- Fun science facts
- Entertaining characters
- Loses momentum near the end
- Possibly too science-nerd for everyone
LOG ENTRY: SOL 6
I’m pretty much fucked.
That’s my considered opinion.
Six days into what should be the greatest two months of my life, and it’s turned into a nightmare.
I don’t even know who’ll read this. I guess someone will find it eventually. Maybe a hundred years from now.
For the record . . . I didn’t die on Sol 6. Certainly the rest of the crew thought I did, and I can’t blame them. Maybe there’ll be a day of national mourning for me, and my Wikipedia page will say, “Mark Watney is the only human being to have died on Mars.”
And it’ll be right, probably. ’Cause I’ll surely die here. Just not on Sol 6 when everyone thinks I did.
Let’s see . . . where do I begin?
The Ares Program. Mankind reaching out to Mars to send people to another planet for the very first time and expand the horizons of humanity blah, blah, blah. The Ares 1 crew did their thing and came back heroes. They got the parades and fame and love of the world.
Ares 2 did the same thing, in a different location on Mars. They got a firm handshake and a hot cup of coffee when they got home.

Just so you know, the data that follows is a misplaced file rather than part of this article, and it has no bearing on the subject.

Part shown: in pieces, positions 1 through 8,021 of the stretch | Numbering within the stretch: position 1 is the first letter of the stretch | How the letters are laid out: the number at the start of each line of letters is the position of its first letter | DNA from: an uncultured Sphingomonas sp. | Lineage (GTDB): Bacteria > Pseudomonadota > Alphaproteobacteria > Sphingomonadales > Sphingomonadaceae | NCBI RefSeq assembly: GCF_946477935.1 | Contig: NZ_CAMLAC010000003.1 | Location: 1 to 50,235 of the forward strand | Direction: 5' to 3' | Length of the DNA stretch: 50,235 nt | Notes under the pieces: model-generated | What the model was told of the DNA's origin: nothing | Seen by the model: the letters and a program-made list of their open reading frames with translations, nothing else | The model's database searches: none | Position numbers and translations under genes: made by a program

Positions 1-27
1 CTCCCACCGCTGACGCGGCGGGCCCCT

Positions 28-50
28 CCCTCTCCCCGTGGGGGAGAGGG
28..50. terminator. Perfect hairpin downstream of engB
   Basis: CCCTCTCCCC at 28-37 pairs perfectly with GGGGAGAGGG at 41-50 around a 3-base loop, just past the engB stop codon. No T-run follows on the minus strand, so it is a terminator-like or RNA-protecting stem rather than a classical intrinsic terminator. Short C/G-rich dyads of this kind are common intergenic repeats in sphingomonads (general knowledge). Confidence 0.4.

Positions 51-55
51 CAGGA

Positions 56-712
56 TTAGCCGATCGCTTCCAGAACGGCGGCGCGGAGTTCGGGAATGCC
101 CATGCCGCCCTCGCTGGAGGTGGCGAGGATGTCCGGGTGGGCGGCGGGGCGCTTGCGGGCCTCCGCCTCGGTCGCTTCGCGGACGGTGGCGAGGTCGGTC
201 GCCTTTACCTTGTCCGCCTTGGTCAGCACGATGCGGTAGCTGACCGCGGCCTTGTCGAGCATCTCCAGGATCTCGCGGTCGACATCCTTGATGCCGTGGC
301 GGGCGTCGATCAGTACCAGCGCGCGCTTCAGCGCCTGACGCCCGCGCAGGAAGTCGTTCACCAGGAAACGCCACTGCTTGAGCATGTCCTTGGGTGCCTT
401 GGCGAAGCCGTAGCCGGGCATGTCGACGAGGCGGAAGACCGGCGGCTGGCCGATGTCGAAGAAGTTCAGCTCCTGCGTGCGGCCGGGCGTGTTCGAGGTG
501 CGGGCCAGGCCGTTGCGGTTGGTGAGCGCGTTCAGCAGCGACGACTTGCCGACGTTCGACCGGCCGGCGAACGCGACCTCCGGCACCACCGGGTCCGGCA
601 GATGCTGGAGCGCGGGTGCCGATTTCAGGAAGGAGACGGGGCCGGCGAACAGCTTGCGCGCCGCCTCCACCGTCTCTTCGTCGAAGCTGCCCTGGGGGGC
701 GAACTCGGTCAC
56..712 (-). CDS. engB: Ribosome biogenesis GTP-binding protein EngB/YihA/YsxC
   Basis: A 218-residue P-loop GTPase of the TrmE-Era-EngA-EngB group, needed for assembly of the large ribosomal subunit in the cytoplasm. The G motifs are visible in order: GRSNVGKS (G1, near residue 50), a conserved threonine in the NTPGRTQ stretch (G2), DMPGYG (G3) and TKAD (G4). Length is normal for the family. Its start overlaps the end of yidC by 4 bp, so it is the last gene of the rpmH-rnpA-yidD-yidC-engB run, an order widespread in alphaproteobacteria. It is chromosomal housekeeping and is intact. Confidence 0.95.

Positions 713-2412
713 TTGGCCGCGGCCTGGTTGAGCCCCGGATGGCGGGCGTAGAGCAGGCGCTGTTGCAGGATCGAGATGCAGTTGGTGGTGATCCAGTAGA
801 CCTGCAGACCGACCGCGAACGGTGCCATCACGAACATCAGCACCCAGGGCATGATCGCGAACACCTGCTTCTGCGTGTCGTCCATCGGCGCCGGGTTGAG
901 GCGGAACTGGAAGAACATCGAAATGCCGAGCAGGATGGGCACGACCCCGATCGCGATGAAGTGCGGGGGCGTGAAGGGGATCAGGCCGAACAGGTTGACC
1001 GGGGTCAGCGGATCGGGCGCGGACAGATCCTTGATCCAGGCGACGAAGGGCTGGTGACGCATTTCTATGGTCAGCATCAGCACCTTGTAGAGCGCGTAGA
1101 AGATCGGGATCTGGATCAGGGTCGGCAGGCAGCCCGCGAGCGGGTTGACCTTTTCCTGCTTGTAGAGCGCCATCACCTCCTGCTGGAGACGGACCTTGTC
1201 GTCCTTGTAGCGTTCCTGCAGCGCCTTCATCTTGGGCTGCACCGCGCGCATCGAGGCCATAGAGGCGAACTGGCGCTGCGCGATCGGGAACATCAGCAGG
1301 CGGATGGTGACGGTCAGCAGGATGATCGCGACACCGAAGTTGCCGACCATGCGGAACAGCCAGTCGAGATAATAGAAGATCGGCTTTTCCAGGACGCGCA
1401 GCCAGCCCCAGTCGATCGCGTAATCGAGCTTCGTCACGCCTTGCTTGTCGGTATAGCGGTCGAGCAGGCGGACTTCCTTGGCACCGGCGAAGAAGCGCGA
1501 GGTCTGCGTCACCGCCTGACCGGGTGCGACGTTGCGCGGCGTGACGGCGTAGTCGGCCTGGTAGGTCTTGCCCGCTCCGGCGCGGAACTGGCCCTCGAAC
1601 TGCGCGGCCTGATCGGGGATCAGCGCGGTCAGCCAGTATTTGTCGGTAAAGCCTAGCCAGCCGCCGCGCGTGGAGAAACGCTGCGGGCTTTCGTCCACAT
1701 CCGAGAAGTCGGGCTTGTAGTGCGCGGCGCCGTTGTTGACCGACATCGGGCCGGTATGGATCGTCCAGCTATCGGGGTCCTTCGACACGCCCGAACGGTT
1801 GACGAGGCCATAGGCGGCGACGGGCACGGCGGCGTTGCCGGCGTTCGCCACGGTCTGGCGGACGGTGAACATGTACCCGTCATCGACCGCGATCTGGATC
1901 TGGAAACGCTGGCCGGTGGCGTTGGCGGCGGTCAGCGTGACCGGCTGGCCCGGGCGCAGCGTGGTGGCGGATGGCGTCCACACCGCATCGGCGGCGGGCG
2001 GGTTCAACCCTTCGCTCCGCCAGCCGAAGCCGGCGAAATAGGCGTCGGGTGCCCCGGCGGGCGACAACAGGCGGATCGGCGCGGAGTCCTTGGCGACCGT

Ares 3. Well, that was my mission. Okay, not mine per se. Commander Lewis was in charge. I was just one of her crew. Actually, I was the very lowest ranked member of the crew. I would only be “in command” of the mission if I were the only remaining person.
What do you know? I’m in command.
If someone told me to pick up a book about the science of surviving on Mars, I’d probably consider it a reference non-fiction book. However, that’s pretty much what the fiction book ‘The Martian’ offers.
Mark Watney is stranded on Mars when a freak accident convinces his team that he’s dead. They head back to earth, leaving him to survive for as long as his food supplies will last. What follows is a juxtaposition between the science of survival in such a hostile environment and his witty personality.
I’m sure hard science mixed with sarcastic humour isn’t for everyone, but it turned into a real page turner for me.
Mark is an astronaut who is a trained biologist and engineer. His journal entries cover solving various problems, surviving disasters, and working on getting home. Each entry glorifies science, which I hope would call out to the nerds out there, and is tempered by Mark’s dark wit.
“The screen went black before I was out of the airlock. Turns out the “L” in “LCD” stands for “Liquid.” I guess it either froze or boiled off. Maybe I’ll post a consumer review. “Brought product to surface of Mars. It stopped working. 0/10.”
It’s that nerdy science feel that makes the story feel so authentic, but it’s pretty accessible stuff. There are no aliens, no Michael Bay-splosions, just the practical application of knowledge that can save a life. Albeit if you’re stuck alone on Mars.